LOS ANGELES -- USC’s plan all along was to redshirt Kenan Christon. That wasn’t his plan, though. When he arrived in summer, he quickly aligned himself with the veteran running backs and asked them everything he could in order to prepare himself to play this year.
The Trojans only had four scholarship players at his position, after all. He figured he needed to be ready. Christon then found himself fifth string as walk-on Quincy Jountti, who transferred to USC last fall, claimed more reps in training camp and was placed on scholarship.
It soon became apparent to Christon that he might barely play this year. He voiced as much to Vavae Malepeai, who sat out his entire first season after suffering a shoulder injury in camp.
“At one point I was down,” Christon said. “You’re going from the starting guy at your high school to being deep in the depth chart, it breaks my heart a little bit. But talking to them, they really told me, just be patient. They went through the same process that I was going through.”
Running backs coach Mike Jinks said Christon didn’t let his disappointment affect his determination. He continued working, soaking up everything “like a sponge” while remaining his natural, quiet self.
“He’s kind of similar to Markese (Stepp),” Jinks said. “I’m not going to say they’re introverts, but they’re very naturally quiet kids, they don’t say a ton. They kind of let their play speak for itself.”
The freshman’s performance versus Colorado said more about his all-around ability than his two zooming touchdowns against Arizona the week before. In his first career start, he played the majority of the game and answered every question one could have had about the diminutive back.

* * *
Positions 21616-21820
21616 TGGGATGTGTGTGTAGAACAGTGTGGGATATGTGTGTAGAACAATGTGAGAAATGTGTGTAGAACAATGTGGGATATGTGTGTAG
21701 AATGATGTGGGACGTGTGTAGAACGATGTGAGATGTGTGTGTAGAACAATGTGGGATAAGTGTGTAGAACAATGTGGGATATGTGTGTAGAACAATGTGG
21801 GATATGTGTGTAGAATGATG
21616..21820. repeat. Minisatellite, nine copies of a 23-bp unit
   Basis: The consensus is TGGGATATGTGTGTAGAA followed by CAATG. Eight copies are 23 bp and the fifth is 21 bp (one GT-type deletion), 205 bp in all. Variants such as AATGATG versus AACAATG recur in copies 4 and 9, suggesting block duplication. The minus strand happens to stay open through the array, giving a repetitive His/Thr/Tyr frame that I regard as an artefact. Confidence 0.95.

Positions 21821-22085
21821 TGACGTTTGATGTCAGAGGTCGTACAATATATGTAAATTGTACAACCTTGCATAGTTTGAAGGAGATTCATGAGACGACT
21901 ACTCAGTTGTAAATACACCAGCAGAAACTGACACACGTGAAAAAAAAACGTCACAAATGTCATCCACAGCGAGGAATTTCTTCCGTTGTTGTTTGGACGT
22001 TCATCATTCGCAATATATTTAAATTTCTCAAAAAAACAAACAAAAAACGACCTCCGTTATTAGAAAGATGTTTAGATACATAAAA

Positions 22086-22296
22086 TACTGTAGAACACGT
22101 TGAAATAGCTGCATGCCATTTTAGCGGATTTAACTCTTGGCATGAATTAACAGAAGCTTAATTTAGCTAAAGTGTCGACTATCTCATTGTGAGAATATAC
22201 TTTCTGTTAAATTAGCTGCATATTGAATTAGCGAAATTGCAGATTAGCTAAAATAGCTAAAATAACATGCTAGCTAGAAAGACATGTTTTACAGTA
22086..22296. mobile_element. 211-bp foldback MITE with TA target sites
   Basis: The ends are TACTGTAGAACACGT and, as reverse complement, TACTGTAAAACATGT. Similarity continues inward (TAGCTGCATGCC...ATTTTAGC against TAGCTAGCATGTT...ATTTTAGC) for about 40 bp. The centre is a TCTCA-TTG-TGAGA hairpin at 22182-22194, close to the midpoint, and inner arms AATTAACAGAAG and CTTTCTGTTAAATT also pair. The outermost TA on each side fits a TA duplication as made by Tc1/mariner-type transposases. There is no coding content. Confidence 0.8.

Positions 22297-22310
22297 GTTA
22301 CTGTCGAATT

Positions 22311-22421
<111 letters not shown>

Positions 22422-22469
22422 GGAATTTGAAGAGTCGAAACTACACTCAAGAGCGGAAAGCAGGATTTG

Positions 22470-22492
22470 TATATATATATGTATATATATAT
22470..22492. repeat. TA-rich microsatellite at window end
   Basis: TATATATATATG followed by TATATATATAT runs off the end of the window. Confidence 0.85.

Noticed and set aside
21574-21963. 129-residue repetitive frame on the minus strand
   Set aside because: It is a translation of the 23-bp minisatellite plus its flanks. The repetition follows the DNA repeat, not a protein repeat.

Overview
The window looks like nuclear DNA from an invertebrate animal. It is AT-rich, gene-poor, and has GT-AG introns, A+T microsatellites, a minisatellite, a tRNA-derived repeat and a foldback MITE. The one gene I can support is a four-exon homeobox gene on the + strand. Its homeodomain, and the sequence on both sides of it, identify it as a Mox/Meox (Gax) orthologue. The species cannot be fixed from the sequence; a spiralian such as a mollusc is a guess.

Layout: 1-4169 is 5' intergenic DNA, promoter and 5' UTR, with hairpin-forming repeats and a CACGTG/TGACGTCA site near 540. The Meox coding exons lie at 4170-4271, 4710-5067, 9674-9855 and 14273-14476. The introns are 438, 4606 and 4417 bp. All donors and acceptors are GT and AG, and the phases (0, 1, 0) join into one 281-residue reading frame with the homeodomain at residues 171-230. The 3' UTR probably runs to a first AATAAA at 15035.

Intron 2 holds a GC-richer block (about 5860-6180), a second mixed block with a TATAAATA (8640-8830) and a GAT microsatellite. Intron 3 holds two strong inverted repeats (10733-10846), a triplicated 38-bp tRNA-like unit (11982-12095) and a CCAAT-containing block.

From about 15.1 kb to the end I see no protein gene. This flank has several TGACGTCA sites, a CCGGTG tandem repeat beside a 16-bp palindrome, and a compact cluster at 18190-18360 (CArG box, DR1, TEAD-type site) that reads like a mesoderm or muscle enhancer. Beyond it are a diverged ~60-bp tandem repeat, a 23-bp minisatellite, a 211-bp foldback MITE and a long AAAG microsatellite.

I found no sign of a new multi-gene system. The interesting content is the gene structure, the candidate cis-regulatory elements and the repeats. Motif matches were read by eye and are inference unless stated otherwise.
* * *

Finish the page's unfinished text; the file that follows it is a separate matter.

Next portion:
Christon gained 76 yards on 14 carries, which is more than Stepp or Stephen Carr have received this season; he caught two passes, including a touchdown; and he more than held his own in pass protection.
“He’s got some physicality about him,” Jinks said. “A lot of that is he’s a good football player, he’s been well coached. He understands the position. He understands where to put his body. …
“The thing I ask first and foremost is you got to know where to go. He’s a very intelligent football player. He ID’d everything perfectly the other night. Very impressed. They did pressure him, you saw it. That was kind of their deal, they came after him and he handled it. I was very, very proud of him.”
Somewhat lost in the theatrics of USC’s game-winning drive, which included a third-and-10 conversion, a long completion on second-and-19, and a 37-yard TD pass, was Christon recovering a Kedon Slovis fumble that could have clinched the win for Colorado had it come up with the ball.
Despite his 5-10, 180-pound frame, Christon proved time and time again he plays bigger than his size.
“I think the kid is a kid that can handle a bunch of touches,” Coach Clay Helton said. “He handled 16 on Friday night and didn't look tired, he looked fresh. And obviously he had some opportunities, some inside and outside zone, which we were running a bunch of in that game, and he averaged 5.5 yards a carry. The off tackle play that we ran the game before, he made some explosives.
“So I think he can run any play in our offense.”
Christon’s role only figures to increase the more he plays and the longer his running mates are sidelined. His sudden ascension was as fast as he is. But he’s never been one to celebrate his speed.
“It’s great, but I don’t ever put myself above anyone else,” he said. “I just stay where I am and I just take the most of my opportunity, whenever it comes.”
-- Adam Maya is a USC graduate and has been covering the Trojans since 2003. Follow him on Twitter @AdamJMaya.